Today, MindTouch Deki announces Kilen Woods, its latest and biggest release. In conversation with co-founder Aaron Fulkerson I learned that Deki is rapidly transforming itself from being a smart wiki into what Fulkerson calls the 'connecting tissue' between applications. Others might call it mashup environment, still others a means of getting applications to talk with one another in an environment that helps companies meet their collaboration goals.
The demonstration video above shows an example using the Microsoft Access example Northwinds with Google maps and how, with a little technical skill, companies can create wiki style pages with which users will be very familiar.
In this release, MindTouch is showcasing a new library of connectors to applications and databases with which many IT shops will be familiar including:
- SugarCRM, Salesforce.com and LinkedIn
- MySQL, Microsoft SQL Server, Microsoft Access and Microsoft ADO.NET
- VisiFire, PrinceXML, ThinkFree Office and WordPress
"We've now got over 100 web services that Deki can use to create basic workflows and mashups that are proving useful in the enterprise," said Fulkerson. He also claims that Deki doesn't require intensive IT resources but should be accessible for customizations by business process people.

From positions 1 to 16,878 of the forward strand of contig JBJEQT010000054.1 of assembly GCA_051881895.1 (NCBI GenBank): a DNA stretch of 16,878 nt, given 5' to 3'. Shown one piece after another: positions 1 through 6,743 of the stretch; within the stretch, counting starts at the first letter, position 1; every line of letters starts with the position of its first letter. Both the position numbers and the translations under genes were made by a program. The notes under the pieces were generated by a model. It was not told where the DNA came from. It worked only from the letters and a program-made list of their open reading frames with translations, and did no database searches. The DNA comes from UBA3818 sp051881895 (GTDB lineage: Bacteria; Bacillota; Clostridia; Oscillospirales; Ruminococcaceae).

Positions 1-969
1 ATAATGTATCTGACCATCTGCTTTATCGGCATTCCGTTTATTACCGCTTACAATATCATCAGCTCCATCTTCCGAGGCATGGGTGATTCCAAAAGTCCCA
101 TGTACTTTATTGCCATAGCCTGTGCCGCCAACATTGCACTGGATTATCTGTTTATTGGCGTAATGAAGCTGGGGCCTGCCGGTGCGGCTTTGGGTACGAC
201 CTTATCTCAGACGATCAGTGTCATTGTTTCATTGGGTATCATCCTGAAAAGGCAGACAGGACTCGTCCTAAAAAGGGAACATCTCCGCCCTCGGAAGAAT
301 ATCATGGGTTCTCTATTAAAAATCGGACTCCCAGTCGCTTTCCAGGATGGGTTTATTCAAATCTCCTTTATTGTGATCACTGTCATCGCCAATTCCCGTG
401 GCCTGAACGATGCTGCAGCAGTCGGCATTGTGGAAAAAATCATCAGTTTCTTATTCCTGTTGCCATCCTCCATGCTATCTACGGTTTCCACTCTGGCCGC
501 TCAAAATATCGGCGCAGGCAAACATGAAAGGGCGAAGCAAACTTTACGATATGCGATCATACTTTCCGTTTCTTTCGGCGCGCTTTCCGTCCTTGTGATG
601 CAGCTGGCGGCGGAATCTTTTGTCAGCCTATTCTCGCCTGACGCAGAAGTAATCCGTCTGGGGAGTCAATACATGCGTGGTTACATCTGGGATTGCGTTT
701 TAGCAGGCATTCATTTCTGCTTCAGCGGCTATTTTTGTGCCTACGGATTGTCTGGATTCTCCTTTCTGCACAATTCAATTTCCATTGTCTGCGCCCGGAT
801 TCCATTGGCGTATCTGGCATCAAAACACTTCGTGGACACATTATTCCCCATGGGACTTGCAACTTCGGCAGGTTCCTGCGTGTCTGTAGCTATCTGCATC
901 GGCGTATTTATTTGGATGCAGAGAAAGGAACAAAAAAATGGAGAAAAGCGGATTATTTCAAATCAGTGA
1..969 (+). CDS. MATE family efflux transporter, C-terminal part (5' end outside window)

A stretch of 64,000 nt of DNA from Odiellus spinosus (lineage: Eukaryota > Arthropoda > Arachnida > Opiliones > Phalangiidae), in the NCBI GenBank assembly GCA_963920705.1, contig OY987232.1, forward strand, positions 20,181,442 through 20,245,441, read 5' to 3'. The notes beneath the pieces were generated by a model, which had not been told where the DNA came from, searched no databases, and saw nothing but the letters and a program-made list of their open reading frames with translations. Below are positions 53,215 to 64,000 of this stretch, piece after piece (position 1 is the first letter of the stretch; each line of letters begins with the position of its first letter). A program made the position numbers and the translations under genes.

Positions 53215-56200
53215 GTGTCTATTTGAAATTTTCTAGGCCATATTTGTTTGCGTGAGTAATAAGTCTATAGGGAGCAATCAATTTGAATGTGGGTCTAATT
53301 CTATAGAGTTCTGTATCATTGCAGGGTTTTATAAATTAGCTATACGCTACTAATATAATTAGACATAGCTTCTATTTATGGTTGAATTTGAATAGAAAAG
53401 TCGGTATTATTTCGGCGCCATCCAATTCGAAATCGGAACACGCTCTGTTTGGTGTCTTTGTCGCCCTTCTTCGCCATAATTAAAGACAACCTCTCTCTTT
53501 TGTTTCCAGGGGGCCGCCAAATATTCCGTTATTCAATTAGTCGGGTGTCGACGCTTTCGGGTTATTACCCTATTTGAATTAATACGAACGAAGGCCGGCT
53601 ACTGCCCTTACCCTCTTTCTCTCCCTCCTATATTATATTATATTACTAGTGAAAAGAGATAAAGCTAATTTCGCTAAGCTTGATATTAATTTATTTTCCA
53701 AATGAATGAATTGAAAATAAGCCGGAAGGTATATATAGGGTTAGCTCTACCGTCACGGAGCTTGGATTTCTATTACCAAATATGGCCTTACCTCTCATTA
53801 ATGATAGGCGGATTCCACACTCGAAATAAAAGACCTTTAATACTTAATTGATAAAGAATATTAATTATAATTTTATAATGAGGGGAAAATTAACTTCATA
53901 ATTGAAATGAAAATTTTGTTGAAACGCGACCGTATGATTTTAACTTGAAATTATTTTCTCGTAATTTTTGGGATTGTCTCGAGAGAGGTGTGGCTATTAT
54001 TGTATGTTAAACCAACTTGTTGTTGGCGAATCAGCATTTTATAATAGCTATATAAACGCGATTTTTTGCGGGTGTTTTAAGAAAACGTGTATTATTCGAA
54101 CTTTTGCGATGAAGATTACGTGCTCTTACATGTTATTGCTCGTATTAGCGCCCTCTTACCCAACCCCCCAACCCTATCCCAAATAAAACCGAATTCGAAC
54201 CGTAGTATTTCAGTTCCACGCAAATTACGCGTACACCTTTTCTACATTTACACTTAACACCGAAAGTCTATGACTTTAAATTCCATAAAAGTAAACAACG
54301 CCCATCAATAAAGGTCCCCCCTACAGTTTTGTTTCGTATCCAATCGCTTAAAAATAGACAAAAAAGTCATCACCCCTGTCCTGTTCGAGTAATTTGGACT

According to Fulkerson, the company is clocking up 3,000 downloads per day of the product, which is available as free and open source. Management options are also available. For the curious, there is a personal free hosted version. The company claims some 400 paying customers.
I'm impressed with MindTouch Deki. Fulkerson's passion, but more important his understanding of the need for fast track mashups and integrations shines through in the product. This is way beyond where many wikis are going. It elegantly shows the potential for getting information out of siloes and have those data become part of broader, light weight applications that solve many of the business supply chain problems that have been difficult to overcome using traditional integration methods.
Once we see adapters for SAP and Oracle Applications, then I think we'll be seeing the emergence of new classes of application that so far have lived in the dreams of those who want to see the breaking down of departmental and cross business boundaries.